What about public sector wage bill cuts to finance coronavirus response?


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Governments all over the world are undertaking emergency financing measures to support their response to the COVID-19 pandemic. One question that has emerged in policy discussions is whether, and in what circumstances, reductions in the public sector wage bill, which accounts for roughly 8% of GDP and 30% of government expenditures globally, may be helpful to finance some of this emergency response. Is this a good idea, and when?

In many countries, public sector workers are a privileged group. They have employment protections, and on average are paid 20% more than their peers in the private sector. Therefore, it is tempting for policy-makers and the public to think that they need to make a sacrifice for the public good. While each country has its own circumstances that determine the appropriate policy response the following considerations may inform such decisions.

First, the public sector is a large employer, and protecting all jobs, public and private, is a priority right now.  Globally, the World Bank estimates that public sector employees represent around 15% of all workers and 30% of wage workers. Any cuts in employment or wages of such a large share of the global workforce may have a significant impact on livelihoods, depending on country contexts. The public sector wage premium is also skewed towards women and lower-skilled workers; hence across-the-board cuts in their wages will have a disproportionate impact on groups that need protection the most.

Second, public sector workers are providing a large proportion of essential crisis response services on the front lines.  For example, in 10 Latin American countries, according to preliminary World Bank data (expected to be published June 2020), roughly 30% of public sector workers are teachers and another 12% are medical staff. Almost half of the doctors in Latin America work in the public sector. If you factor in engineers, police, welfare officers, tax officials, utility workers, and agricultural extension workers, a strong case can be made for additional pay for these employees (instead of wage or allowance cuts) to ensure they continue to work overtime and deliver their desperately needed services. 

Third, as countries face critical shortages of essential personnel to respond to the crisis, some governments could redeploy current staff, cut red tape to enable home-based work, and reorganize tasks and responsibilities instead of imposing cutbacks and lay-offs.  Unfortunately, many governments lack the data and technology systems, the flexibility in HR rules, or the coordination to redeploy their human resources at short notice. This calls for a “do no harm” strategy in the short-term, with the objective of building institutional capacity to respond to such emergencies in the medium to long term. 

Finally, a reduced public-sector workforce during the crisis might impede the recovery process after the health crisis passes  (economically and across other social indicators). Many functions and services, notably education, will need to make up for lost time and will require greater support and management to do this effectively. In past fiscal crises that short-term measures like downsizing and wage cuts have created long-term distortions in public sector employment and wages. 

The COVID-19 crisis has highlighted the importance of effective public institutions to protect lives and livelihoods . It has also dramatically and tragically exposed vulnerabilities in state capacity, in high- and low-income countries alike. After COVID-19, the public sector is likely to need significant reforms in many countries to be better able to manage the next crisis.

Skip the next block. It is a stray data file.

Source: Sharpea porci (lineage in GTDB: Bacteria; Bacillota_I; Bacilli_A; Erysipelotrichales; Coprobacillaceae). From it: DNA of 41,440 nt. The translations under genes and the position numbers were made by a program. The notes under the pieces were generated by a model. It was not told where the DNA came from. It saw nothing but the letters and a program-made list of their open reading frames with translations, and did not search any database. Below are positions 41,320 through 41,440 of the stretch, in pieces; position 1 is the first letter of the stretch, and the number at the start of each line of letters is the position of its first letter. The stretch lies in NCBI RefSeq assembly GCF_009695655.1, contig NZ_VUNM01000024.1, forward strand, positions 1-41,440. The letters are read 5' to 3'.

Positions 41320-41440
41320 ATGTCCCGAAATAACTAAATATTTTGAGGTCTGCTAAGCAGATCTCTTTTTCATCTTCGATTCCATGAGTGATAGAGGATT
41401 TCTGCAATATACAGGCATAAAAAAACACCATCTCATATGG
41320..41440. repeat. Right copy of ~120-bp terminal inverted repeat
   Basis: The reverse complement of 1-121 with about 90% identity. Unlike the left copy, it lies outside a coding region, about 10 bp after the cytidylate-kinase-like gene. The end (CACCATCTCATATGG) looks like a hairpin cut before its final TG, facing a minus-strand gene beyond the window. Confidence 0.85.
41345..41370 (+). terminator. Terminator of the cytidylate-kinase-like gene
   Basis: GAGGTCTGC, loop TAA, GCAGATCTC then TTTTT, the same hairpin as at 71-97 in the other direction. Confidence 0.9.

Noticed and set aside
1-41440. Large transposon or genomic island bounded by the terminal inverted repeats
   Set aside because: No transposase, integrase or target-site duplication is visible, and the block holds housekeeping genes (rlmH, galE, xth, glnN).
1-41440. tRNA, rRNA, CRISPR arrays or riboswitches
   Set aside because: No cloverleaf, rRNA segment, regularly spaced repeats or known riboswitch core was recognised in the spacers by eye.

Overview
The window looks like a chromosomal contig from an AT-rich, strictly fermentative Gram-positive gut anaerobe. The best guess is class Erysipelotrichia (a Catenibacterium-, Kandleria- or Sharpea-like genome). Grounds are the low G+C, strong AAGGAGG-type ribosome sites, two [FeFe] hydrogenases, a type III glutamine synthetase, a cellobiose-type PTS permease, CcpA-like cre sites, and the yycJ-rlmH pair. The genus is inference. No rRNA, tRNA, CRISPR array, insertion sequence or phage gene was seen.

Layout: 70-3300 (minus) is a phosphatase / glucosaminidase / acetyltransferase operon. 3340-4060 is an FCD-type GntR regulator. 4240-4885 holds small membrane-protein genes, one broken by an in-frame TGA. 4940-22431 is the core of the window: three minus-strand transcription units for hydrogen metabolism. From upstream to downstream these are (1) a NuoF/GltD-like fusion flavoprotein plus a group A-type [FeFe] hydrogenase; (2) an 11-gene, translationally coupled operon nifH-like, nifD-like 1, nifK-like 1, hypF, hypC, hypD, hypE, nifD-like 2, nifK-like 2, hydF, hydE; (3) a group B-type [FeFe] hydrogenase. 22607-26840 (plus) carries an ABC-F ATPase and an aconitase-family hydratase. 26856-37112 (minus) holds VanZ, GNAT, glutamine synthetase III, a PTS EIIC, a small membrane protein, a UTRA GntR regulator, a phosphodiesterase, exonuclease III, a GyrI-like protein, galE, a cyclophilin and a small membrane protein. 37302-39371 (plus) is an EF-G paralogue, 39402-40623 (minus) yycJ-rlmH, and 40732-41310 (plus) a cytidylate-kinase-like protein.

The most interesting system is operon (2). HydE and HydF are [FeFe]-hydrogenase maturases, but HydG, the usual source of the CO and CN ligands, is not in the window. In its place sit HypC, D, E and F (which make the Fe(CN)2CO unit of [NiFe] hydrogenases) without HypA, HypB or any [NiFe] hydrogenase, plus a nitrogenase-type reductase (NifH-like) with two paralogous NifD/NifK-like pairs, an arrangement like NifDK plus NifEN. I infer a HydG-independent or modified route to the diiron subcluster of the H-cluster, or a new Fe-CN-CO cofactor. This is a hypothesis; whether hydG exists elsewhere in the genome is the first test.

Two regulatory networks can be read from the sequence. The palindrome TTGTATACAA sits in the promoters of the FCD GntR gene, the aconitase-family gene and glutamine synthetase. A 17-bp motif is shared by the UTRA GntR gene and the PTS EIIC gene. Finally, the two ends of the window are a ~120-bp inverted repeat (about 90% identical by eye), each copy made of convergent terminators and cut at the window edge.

Zahid Hasnain

Senior Public Sector Specialist

April 30, 2020

My halp funding i am ndia

April 30, 2020

It would indeed typically not be optimal to cut across the board (if needed). Spending on specific areas may need to be cut (following an inteligent review of spending objectives and priorities) and public wage bill within these areas may then be considered among other options.

IIHMR University
April 30, 2020

Corona virus disease 2019 is an infectious disease caused by severe acute respiratory syndrome corona virus 2 (SARS-CoV 2)

IIHMR University
April 30, 2020

Corona virus disease 2019 is an infectious disease caused by severe acute respiratory syndrome corona virus 2 (SARS-CoV 2)

Alestiar Mugumela
April 30, 2020

Its is a Good question,
But its not the right one,
As the world, globally especially African Countries
Are already poor and under developed, with very high Unemployment rates, I will give you example of Zimbábue, over 90 % are unemployed, So
If you ask should you cut wages of public workers
Form the case of Zimbábue its already Caos to be installed,
For the Case of My country Mozambique,
Majority of the employed citezns are in the public sector,
And in my opinion for Africa more than 500 or 1000 people loosing lives beacause of a disease it is already old news for us, !!

I have seen people sufering with Malaria,
Myself included, as ask the World Has peopel in Italy had Malaria, you see a Mosquito how small it is, But from experience I tell you Malaria is very very bad, fever, that will put you down, it can affect you brain, and live you braindamage for the rest of your life,
I tell the world about cólera In Italy , US , never experience such diseases and I tell you alot of people have died in Africa Because of this diseases, more than Have died in Italy, and we are all feeling bad and afraid because this countries are the First world countries,

But when is the third world countries suffering , we dont see in BBC, in Band News or in Tv globo,

Speaking on starvation, extreme hungrer and poverty,
I know and I have seen Many people ladies , children siting on the floor selling grossaries, to make a living
And some times they sit from morning to afternoon to make less thn 10 meticais of profit, and 1USD is to 67 meticais so

And thus War,
From My countries experience Mozambique,
Before our Independence More then 40 years,
After fighting against portuguese , as Mozamibique was portugal Colony, when FRELIMO wom Independence for Mozambique an internal war took place , and alot of Mozambicans died, it said it a 16 year war agains Renamo the oposition party which

So this ended at about 1991or 1992, and I was born on 1996,
And I can share that, at the center of Mozambique people are afraid to travel by road Because Renamo.has been intalled ther killing Mozambicans today 2020

If you Look to Angola, Congo, Nigéria countries which have oil reserves, and How is the living conditions ther Inequality, big gap between rich and poor, and also instability, Nigeria I have never been ther but I have seen on news Boko haram , Terrorists group kilig thousands of people,